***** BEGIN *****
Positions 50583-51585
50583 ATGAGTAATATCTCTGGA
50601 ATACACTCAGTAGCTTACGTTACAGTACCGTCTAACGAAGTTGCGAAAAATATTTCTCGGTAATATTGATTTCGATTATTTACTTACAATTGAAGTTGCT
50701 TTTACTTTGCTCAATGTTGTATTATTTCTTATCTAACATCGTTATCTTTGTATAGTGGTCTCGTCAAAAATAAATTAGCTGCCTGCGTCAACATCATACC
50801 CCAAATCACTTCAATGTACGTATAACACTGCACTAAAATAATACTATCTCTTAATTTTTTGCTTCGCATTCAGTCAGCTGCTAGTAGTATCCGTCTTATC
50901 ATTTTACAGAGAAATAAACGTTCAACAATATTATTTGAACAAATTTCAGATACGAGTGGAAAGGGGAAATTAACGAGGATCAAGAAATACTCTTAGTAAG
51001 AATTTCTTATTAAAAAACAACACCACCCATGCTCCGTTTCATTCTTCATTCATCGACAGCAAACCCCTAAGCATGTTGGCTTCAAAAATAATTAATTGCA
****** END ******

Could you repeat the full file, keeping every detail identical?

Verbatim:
Positions 50583-51585
50583 ATGAGTAATATCTCTGGA
50601 ATACACTCAGTAGCTTACGTTACAGTACCGTCTAACGAAGTTGCGAAAAATATTTCTCGGTAATATTGATTTCGATTATTTACTTACAATTGAAGTTGCT
50701 TTTACTTTGCTCAATGTTGTATTATTTCTTATCTAACATCGTTATCTTTGTATAGTGGTCTCGTCAAAAATAAATTAGCTGCCTGCGTCAACATCATACC
50801 CCAAATCACTTCAATGTACGTATAACACTGCACTAAAATAATACTATCTCTTAATTTTTTGCTTCGCATTCAGTCAGCTGCTAGTAGTATCCGTCTTATC
50901 ATTTTACAGAGAAATAAACGTTCAACAATATTATTTGAACAAATTTCAGATACGAGTGGAAAGGGGAAATTAACGAGGATCAAGAAATACTCTTAGTAAG
51001 AATTTCTTATTAAAAAACAACACCACCCATGCTCCGTTTCATTCTTCATTCATCGACAGCAAACCCCTAAGCATGTTGGCTTCAAAAATAATTAATTGCA